As parts of the United States begin to open up after months of coronavirus lockdown, hope is rising that some semblance of economic normalcy could be on the near-term horizon. That hope could still be dashed by lingering health, business, and consumer uncertainties, any of which could slow recovery. But for the least fortunate segments of the population, more economic pain is a virtual certainty. Far from the “great equalizer” that some initially dubbed the pandemic, COVID-19 has walloped the U.S. economy in a way that exacerbated inequalities in income, wealth, and opportunity. Absent a timely policy response, this

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  • MOHAMED A. EL-ERIAN is Chief Economic Adviser at Allianz, Professor of Practice at the Wharton School and a Senior Global Fellow at the Lauder Institute, Senior Adviser at Gramercy Funds Management, and President-Elect of Queens’ College, Cambridge.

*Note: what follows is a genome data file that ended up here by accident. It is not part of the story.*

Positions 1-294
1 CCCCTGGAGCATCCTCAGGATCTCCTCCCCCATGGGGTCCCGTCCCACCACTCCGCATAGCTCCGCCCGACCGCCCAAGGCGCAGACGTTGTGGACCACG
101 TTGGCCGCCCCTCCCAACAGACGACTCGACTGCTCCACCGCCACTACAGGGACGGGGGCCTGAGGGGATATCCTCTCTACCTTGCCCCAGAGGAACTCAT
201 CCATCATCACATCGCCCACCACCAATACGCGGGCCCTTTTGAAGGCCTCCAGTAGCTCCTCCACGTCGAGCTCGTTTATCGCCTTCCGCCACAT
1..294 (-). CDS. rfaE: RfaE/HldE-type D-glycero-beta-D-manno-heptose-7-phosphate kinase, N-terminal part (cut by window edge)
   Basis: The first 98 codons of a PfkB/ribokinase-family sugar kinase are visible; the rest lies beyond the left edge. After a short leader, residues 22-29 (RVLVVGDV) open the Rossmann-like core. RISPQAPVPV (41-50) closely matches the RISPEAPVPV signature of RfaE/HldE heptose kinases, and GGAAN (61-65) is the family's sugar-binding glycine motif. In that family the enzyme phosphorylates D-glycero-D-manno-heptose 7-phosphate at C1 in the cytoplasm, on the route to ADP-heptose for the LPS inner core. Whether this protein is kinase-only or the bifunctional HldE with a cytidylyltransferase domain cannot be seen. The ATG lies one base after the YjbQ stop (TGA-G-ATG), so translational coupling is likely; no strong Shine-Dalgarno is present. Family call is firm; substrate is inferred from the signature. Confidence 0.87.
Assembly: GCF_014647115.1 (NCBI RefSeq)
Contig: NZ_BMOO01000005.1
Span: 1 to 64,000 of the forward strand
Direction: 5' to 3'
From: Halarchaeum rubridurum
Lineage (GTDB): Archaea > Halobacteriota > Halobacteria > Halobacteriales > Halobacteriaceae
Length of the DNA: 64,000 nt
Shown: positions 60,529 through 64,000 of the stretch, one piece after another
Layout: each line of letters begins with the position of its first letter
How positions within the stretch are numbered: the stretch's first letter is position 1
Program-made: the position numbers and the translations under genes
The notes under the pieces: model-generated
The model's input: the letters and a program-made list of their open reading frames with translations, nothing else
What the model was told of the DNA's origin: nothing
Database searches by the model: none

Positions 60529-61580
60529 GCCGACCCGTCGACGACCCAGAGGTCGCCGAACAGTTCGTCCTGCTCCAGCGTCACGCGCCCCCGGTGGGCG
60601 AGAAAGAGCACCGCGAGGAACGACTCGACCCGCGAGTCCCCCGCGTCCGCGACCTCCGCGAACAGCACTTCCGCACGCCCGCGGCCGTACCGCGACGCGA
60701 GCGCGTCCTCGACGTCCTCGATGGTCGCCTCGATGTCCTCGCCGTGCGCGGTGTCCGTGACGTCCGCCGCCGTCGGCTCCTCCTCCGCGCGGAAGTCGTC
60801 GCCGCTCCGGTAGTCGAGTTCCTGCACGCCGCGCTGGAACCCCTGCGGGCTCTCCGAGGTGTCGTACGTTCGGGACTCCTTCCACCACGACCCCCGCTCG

• MICHAEL SPENCE is Professor Emeritus of Economics and a Senior Fellow of the Hoover Institution, former Dean of the Stanford Graduate School of Business, Distinguished Visiting Fellow at the Council on Foreign Relations, and a co-recipient of the 2001 Nobel Prize in Economics.
  • More By Mohamed A. El-Erian
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